Send to

Choose Destination
See comment in PubMed Commons below
J Hypertens. 1996 Nov;14(11):1369-75.

Differential effects of exercise training intensity on blood pressure and cardiovascular responses to stress in borderline hypertensive humans.

Author information

University of Kentucky, Department of Kinesiology and Health Promotion, Lexington, USA.



Psychologic stress has been associated with the development of hypertension. Aerobic exercise training appears to decrease cardiovascular responses to psychologic stress.


To determine the efficacy of low-intensity and moderate-intensity exercise training in reducing blood pressure and cardiovascular responses to stress.


We sought to compare the cardiovascular responses to a psychologic stressor, the Stroop Color Word Task (Stroop), before and after 12 weeks of low-intensity (about 45% maximal oxygen uptake) and moderate-intensity (about 75% maximal oxygen uptake) aerobic exercise training.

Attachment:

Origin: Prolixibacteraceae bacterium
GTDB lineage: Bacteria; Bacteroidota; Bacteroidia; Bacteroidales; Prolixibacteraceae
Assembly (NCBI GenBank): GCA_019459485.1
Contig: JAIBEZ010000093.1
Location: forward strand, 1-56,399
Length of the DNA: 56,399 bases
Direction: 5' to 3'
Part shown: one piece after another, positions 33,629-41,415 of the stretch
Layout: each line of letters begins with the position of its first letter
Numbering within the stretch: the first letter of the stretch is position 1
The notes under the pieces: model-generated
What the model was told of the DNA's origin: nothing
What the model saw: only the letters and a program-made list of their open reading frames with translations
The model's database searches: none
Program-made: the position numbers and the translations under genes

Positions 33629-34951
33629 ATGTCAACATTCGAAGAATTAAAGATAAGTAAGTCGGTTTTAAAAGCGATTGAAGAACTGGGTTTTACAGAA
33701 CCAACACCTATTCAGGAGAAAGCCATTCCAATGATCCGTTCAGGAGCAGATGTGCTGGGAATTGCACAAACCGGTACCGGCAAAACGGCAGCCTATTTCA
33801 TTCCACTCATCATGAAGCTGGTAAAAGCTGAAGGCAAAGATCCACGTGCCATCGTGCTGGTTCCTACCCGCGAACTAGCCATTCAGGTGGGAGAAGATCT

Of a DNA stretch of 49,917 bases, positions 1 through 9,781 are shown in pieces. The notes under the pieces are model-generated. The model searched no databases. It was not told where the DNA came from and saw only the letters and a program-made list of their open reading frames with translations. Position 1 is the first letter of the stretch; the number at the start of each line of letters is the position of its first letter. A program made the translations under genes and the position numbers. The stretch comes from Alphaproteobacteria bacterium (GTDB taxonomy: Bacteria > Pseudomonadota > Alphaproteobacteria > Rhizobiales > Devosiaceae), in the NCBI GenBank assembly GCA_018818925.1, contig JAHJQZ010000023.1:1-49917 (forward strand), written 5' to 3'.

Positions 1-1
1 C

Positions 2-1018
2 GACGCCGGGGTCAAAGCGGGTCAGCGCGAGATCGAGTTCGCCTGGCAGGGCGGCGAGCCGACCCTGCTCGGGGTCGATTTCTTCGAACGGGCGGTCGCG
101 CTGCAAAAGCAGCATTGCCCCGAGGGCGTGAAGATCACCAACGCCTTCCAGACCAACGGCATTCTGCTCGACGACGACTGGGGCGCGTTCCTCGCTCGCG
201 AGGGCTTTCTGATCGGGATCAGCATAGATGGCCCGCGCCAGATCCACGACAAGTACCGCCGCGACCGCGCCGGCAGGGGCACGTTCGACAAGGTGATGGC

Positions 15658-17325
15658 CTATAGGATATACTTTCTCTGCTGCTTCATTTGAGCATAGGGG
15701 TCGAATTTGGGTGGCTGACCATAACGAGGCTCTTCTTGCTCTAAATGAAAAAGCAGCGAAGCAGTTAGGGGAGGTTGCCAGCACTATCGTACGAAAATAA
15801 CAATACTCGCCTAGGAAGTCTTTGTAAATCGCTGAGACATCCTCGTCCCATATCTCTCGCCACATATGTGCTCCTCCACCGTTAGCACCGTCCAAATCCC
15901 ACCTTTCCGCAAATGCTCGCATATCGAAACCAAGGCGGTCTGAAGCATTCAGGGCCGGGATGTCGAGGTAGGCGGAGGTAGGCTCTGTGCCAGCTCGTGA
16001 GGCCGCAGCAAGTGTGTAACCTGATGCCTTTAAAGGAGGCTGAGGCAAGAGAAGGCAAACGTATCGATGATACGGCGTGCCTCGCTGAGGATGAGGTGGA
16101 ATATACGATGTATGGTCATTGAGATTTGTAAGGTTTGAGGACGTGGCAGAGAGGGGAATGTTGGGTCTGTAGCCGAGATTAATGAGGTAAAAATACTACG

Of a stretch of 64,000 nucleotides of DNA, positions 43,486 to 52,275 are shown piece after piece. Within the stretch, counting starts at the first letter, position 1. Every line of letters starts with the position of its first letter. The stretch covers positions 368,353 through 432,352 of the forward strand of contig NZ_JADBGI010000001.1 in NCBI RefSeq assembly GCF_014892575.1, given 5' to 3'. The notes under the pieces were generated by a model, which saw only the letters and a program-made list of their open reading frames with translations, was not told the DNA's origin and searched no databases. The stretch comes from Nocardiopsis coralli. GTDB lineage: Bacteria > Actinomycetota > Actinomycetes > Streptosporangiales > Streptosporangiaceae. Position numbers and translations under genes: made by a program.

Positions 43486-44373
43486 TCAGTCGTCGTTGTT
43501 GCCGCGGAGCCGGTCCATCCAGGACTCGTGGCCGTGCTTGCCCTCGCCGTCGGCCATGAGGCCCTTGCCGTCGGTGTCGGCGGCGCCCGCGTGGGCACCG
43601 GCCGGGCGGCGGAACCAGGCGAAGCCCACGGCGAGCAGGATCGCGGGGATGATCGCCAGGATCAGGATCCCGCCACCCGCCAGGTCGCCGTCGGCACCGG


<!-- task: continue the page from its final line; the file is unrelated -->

Eighteen borderline hypertensive subjects (resting blood pressure 139 +/- 9/92 +/- 9 mmHg) were divided randomly into three groups: control (no exercise), low-intensity exercise (40-50% maximal oxygen uptake), and moderate-intensity exercise (70-80% maximal oxygen uptake). Training groups exercised three times per week at the prescribed exercise intensity. Heart rate and blood pressure were recorded during the Stroop before, and after 4 and 8 weeks of exercise training.


In the low-intensity exercise group, exercise training attenuated mean blood pressure, systolic blood pressure, and diastolic blood pressure responses to the Stroop and decreased resting blood pressure. The moderate-intensity exercise group demonstrated a reduced diastolic blood pressure response to the Stroop.


These results suggest that, in borderline hypertensive humans, 12 weeks of aerobic exercise training attenuates the cardiovascular responses to the Stroop. Furthermore, low-intensity exercise training appears to be a more effective stimulus than moderate-intensity exercise training in reducing resting blood pressure and blood pressure responses to stress.

[Indexed for MEDLINE]
PubMed Commons home

PubMed Commons

How to join PubMed Commons

    Supplemental Content

    Loading ...
    Support Center